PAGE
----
The story follows Lincoln Loud (Bishop), a young boy with a family full of ten sisters. He struggles to get the amount of appreciation he needs compared to his talented sisters. One day, he discovers that his father Lynn Sr. (Stepanek) is part of a family that hails from Scotland. As a result, the Loud family heads down to the country to learn more about his heritage. This leads to them inheriting a castle that belongs to their ancestors and going on an adventure to protect it from a sinister plot. Movies based on Nickelodeon shows usually have stories that are too big and epic to tell in 30 minutes or less, and the results can range from excellent ("Rugrats in Paris" and "The Wild Thornberrys Movie") to mediocre ("Hey Arnold: The Movie" and "Rugrats Go Wild"). It all depends on people's expectations and the executions towards those plots. "The Loud House Movie" is unsurprisingly no exception as the characters go on a vacation that's far from ordinary. The only difference is that it's on Netflix instead of in theaters like the other Nicktoon-based films. So after watching the Loud family's first feature-length adventure, where does it stand in this charming list of Nickelodeon films? Honestly, it's somewhere down the middle. It's not the best film from Nickelodeon, nor was it the worst. It's a harmless yet highly predictable family-friendly adventure that may be better suited as a made-for-television film for the channel. It offered plenty of amusing and charming moments that will make the show's younger fans scream loud with delight. However, regarding its storytelling, there's nothing exceptional about it that will impress some of the general public. As someone who watches The Loud House a lot, I enjoyed what the film delivered: likable characters, okay musical numbers, and fun humor. It's the fact that its high-stakes plot didn't hold a candle to what the Nicktoon films from the 2000s had to offer. As mentioned before, the film's story was very predictable, with many moments that I've seen coming a mile away. There were also a few elements that seemed a bit too far-fetched compared to most of the show's slice-of-life episodes, such as the dragon and the family's ghostly ancestors. I can understand that they added them in to get more out of its "cinematic" adventure, but it does come with the cost of straying far from the show's down-to-earth nature. Then there's the film's antagonist, Morag, voiced by Michelle Gomez, the actress known for playing Missy in Doctor Who. Morag is the castle's caretaker who schemes to drive the Loud family out of Scotland so she can become its ruler. Despite Gomez's suitable performance, Morag didn't make that much of an impression as an antagonist. She only came across as a generic rip-off of a popular Disney villain, most notably Jafar from "Aladdin". Compared to the other Nickelodeon baddies like Plankton from SpongeBob and Zuko from Avatar: The Last Airbender, Morag lacked the villainous spark to make herself memorable. Aside from those flaws, the film's story was tolerable enough to provide some inoffensive and humorous fun for families, thanks to its charismatic sense of joy and a heartwarming message about family and what it means to be special. The main cast who reprised their roles from the show was once again stellar in delivering some delightful vocal performances, ranging from Bishop as Lincoln to Stepanek as Lynn Sr. Also in the cast was David Tennant, who played The Doctor in Doctor Who and voiced Scrooge McDuck in the DuckTales reboot. Wow, it looks like someone involved with the film is a massive fan of Doctor Who. He also did pretty well in voicing Angus, the castle groundskeeper and loyal friend to the Louds. The animation maintained the same style as the show itself, but with a few lighting changes and extra camera movements to capture its "cinematic" appeal. It looked nice and colorful, but like its story, there's nothing else in its style that's exceptionally riveting. It's as simplistic and vibrant as the show itself. No more, no less.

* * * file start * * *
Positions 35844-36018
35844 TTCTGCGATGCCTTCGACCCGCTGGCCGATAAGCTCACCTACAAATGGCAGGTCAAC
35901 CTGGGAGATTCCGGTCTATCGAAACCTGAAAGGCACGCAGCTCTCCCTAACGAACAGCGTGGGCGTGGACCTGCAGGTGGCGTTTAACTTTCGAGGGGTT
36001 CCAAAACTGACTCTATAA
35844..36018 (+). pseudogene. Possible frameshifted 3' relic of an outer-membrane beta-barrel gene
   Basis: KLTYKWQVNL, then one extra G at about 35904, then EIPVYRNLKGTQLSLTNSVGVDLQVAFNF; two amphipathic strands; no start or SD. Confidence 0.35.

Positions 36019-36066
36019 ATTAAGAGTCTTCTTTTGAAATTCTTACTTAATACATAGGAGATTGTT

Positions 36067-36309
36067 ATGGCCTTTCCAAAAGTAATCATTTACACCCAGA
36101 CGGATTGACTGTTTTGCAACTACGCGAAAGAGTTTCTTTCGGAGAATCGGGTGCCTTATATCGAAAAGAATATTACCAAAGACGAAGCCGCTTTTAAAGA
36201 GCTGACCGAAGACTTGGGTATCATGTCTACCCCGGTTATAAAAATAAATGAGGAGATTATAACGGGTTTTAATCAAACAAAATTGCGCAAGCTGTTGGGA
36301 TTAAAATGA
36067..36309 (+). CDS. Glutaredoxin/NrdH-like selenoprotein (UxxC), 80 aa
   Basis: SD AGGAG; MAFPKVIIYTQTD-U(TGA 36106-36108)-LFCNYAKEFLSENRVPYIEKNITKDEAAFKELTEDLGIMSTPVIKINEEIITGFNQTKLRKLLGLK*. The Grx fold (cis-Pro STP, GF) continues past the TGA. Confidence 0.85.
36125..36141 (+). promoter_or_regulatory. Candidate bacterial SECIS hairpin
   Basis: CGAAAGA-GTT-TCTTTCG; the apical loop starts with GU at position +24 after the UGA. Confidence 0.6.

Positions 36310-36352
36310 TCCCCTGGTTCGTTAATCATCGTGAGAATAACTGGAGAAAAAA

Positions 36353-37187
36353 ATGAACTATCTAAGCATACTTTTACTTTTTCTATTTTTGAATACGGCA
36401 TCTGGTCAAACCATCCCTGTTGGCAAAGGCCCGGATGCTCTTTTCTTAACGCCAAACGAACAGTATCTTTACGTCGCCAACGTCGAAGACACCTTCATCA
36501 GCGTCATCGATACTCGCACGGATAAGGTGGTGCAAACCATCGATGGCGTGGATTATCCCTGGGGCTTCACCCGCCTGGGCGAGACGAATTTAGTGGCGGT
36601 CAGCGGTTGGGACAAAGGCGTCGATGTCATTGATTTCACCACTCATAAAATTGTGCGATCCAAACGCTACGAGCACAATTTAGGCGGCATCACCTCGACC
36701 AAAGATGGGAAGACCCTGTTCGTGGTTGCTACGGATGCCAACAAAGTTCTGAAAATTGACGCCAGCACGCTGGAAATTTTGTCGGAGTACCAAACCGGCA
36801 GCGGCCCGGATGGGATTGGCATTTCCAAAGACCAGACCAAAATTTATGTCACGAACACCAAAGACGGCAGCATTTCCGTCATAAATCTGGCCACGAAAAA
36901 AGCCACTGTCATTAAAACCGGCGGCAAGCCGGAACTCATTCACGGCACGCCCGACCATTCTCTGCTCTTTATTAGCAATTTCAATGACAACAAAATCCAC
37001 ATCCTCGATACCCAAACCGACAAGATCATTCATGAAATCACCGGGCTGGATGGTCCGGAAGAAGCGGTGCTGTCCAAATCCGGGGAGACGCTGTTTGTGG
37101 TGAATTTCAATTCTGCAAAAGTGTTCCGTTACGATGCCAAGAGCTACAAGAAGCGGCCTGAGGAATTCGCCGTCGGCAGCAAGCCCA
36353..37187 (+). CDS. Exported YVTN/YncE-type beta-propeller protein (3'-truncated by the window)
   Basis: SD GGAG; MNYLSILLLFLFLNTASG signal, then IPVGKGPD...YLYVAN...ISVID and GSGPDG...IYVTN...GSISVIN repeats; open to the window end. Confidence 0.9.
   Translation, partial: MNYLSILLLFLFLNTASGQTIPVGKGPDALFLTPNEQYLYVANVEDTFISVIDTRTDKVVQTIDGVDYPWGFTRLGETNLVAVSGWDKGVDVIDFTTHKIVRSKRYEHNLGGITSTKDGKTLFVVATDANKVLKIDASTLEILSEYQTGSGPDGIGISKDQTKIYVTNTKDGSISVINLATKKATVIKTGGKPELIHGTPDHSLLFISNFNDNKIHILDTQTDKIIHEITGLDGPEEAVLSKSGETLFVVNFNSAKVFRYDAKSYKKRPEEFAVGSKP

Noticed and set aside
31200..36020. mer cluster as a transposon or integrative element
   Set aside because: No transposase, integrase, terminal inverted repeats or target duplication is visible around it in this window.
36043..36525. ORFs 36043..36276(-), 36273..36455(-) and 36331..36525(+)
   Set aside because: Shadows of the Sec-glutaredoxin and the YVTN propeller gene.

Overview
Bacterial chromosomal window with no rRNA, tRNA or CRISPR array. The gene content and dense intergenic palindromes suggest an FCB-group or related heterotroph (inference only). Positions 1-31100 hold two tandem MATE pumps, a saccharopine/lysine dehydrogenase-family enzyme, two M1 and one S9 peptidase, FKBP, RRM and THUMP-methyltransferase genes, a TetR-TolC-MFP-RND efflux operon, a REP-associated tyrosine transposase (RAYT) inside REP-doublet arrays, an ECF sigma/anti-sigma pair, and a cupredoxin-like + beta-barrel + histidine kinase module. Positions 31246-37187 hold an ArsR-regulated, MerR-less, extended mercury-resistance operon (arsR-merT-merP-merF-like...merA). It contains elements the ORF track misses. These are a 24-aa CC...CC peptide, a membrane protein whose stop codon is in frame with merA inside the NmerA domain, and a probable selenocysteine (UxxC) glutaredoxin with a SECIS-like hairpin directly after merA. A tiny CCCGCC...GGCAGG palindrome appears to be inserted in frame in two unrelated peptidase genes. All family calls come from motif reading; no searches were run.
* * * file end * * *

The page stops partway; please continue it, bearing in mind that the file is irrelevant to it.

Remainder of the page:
Overall, "The Loud House Movie" is as loud and proud as one would expect from a film based on one of Nickelodeon's recent shows. It serves as another acceptable choice for families and casual viewers regarding its main characters, vocal performances, humor, and decent animation. However, the film's predictable story, weak villain, and far-fetched elements kept it from reaching the same high standards as the show's earlier seasons. It's not as horrible as the negative reviews online made it out to be, but it does fall short of what the other film adaptations of Nicktoon shows (except "The Last Airbender") delivered. Yes, that includes the recently released "PAW Patrol" movie. Nevertheless, it's worth a watch if you enjoy The Loud House or if you're into something fun and harmless. Just don't expect it to be a high-quality masterpiece, and you should be fine.